Helping Nonprofit Leaders Transform Conflict

Leadership Coach and Mediator

Do cop killers really exist?

He is a cop killer.

The trial prosecutor wants him dead: “He’s a really bad guy”. And so it is.

We execute Licho Escamilla Wednesday October 14.

Cop killers never get a stay.

But is he a cop killer?

Well, yeah!!!

He shot an officer in the back of his head, three times. That pretty much makes him a cop killer, doesn’t it?

Nonviolent Communication teaches to value observations, as if you are a fly on the wall recording what’s happening, without emotional attachment about what is recorded. NVC distinguishes observations from interpretations, judgments, or evaluations. These judgments include our thoughts about what someone is doing, instead of an objective description of the specific action in this moment, in this place. They often confuse the part for the whole, generalizing the specific action as to the way of being of a person. He is a “thief” versus “someone who took the $50 that I thought was mine off the table this last Saturday”. And when we label people, we divide them into two categories: good and bad. Licho Escamilla is a bad guy, and doesn’t deserve our consideration. Thich Nhat Hanh is a good guy and deserves our care.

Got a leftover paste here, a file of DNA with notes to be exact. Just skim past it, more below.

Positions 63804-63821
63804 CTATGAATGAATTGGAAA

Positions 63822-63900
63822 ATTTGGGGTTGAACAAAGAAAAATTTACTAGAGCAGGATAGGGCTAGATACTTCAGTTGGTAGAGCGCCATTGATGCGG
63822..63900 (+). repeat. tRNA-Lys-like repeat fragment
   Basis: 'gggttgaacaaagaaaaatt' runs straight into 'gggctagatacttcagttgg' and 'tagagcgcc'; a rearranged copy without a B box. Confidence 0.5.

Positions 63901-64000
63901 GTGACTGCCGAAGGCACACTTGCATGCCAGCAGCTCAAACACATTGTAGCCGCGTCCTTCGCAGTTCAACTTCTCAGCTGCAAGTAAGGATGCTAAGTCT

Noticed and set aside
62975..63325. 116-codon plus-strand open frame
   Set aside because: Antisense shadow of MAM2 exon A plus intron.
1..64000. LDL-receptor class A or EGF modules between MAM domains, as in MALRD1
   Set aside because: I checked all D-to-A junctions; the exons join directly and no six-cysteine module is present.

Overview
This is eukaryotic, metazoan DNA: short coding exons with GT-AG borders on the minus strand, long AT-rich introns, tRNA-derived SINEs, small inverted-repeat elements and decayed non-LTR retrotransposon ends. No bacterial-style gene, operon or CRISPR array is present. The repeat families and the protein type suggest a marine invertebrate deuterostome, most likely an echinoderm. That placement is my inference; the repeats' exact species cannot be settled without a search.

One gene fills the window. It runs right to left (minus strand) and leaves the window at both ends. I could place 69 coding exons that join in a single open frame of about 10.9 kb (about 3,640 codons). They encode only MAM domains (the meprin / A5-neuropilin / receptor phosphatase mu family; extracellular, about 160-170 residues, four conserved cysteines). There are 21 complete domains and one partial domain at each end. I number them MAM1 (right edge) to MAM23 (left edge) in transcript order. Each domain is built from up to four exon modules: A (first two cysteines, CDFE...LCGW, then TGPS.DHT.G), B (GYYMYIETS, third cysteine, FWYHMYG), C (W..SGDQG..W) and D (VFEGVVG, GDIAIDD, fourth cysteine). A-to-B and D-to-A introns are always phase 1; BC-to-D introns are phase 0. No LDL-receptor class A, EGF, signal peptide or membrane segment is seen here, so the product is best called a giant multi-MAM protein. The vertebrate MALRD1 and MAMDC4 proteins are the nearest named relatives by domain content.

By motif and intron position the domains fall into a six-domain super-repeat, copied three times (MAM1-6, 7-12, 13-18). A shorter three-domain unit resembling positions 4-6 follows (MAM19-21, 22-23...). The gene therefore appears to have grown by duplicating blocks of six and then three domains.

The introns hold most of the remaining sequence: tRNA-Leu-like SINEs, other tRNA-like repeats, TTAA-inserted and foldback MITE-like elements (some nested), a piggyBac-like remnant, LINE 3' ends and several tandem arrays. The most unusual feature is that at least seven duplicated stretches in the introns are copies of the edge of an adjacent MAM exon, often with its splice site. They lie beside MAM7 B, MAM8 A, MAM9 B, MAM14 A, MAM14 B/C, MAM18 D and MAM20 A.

Yes. Licho Escamilla killed someone who earned a living as a cop.

All that is true. And it is not complete. No truth is true, as long as it is not complete. Yes, Licho Escamilla shot Christopher K. James to death. And he is also someone wanting to be held, loved and cared for. He is a human being with feelings and needs. He is more than the killing. He shot a cop in a specific place and time. Once. He is not a cop killer. He is someone who had no clue how to support his needs and ours at the same time. Someone who was so stuck in the habit of expressing his unmet needs in tragic ways, that he ended up killing another human being.

As soon as we see Licho Escamilla as more than this action, we see the human being who needs our help. That doesn’t only humanize him, it humanizes us. We get to stop playing God and carry the burden of deciding who is right and who is wrong, who deserves our love and who doesn’t. We return to our human state.

We acknowledge that we are more than our judgments, interpretations, and evaluations.

You want to practice observations? Contact me 512-589-0482 for a free discovery session to see how I can help.

This is the fourth blog around “us-versus-them”. Contact me if you have a topic or issue you would like me to write about.